Nurse practitioner Tina Quon clicked through a gory slideshow with images of wounds and squirting blood. She paused, looking to her roughly 25 trainees at Oakland's Highland Hospital. She asked for ideas about what to use as a makeshift tourniquet.
Someone called out, "a belt!" Another voice said, "shoe strings!"
In her mint-green scrubs and bright blue sneakers, Quon nodded her head in approval. She moved on, getting into the specifics and techniques for how to use tourniquets correctly and how to apply pressure to serious wounds.
Stop the Bleed began as part of a federally supported effort to teach civilian bystanders critical medical skills they can use during a shooting or other disasters. The idea is that bystanders can save lives by preventing victims from bleeding to death. That can happen in minutes, long before the ambulance arrives and even before someone has the chance to call 911.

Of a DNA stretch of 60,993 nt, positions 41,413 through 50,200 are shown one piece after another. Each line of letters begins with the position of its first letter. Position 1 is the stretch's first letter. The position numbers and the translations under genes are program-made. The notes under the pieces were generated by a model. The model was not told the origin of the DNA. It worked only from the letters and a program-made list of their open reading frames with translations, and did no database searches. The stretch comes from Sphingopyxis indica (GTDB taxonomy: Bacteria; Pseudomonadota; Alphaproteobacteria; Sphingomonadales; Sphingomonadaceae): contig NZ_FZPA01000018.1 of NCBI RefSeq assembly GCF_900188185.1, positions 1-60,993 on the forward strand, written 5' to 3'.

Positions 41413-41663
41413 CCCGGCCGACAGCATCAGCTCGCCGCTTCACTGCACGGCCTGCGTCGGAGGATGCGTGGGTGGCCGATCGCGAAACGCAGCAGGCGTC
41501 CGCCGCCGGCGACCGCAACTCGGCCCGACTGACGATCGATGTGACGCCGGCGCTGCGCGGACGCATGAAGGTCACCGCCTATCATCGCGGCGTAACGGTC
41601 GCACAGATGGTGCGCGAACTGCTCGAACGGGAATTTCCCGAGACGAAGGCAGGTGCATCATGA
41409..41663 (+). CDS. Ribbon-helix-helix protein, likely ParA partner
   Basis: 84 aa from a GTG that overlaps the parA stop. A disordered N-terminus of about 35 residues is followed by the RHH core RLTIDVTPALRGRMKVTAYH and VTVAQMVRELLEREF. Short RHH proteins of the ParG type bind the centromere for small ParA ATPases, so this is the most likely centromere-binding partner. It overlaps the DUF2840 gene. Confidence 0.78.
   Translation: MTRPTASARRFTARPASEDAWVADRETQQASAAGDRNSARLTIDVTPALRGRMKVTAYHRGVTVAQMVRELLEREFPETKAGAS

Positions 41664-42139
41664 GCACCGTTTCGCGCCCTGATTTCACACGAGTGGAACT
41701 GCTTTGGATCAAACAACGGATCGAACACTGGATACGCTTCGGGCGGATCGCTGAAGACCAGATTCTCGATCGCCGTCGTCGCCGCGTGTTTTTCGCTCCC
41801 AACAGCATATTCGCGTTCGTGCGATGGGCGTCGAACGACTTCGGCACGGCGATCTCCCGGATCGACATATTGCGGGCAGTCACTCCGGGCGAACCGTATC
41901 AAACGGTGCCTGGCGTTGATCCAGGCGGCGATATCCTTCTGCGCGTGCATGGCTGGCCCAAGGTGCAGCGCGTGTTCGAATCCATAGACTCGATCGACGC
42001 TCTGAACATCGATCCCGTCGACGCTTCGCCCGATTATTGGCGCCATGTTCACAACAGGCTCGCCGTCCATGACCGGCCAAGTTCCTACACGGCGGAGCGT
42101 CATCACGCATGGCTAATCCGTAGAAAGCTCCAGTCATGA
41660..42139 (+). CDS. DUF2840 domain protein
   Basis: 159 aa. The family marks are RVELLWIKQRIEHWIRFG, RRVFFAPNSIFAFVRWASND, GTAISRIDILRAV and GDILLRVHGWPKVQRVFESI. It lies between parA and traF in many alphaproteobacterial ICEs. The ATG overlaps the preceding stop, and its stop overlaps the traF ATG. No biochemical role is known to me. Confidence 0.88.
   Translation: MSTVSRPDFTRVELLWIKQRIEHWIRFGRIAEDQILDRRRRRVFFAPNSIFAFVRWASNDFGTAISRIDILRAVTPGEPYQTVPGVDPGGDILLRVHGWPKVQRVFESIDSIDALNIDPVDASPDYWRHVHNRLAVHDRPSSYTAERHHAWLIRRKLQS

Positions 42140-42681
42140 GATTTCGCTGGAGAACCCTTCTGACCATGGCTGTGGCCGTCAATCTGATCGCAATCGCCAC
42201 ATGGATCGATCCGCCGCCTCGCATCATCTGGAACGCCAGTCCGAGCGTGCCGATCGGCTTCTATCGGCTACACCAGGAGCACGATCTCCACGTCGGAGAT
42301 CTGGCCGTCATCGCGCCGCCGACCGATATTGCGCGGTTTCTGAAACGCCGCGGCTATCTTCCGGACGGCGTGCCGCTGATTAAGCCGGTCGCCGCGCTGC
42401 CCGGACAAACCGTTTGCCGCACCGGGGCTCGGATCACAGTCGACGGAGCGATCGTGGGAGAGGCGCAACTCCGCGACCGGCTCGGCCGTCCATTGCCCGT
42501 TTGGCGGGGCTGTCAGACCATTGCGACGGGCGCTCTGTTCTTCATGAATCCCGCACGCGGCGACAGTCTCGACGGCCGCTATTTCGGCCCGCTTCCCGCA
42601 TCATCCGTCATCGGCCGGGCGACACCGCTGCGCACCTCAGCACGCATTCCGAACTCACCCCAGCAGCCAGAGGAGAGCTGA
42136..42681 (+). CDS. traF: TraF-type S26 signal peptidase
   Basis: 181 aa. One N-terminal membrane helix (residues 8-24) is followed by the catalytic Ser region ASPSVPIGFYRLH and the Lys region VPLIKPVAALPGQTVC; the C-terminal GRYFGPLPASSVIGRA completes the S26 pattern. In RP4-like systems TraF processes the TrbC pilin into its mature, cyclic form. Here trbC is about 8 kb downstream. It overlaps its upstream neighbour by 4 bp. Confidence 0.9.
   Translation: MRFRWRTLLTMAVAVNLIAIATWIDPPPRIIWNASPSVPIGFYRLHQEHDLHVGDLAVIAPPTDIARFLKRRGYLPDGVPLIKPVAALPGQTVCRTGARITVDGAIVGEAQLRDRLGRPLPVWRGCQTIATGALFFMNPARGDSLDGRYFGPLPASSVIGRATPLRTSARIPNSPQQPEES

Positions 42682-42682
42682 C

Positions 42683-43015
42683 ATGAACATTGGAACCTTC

Stop the Bleed started in 2013, in response to the December 2012 Sandy Hook school shooting. The American College of Surgeons, working closely with federal agencies, developed a simple, step-by-step training focused on hemorrhage control. The goal is to make the techniques as accessible and widespread as basic first aid, CPR, or the Heimlich maneuver.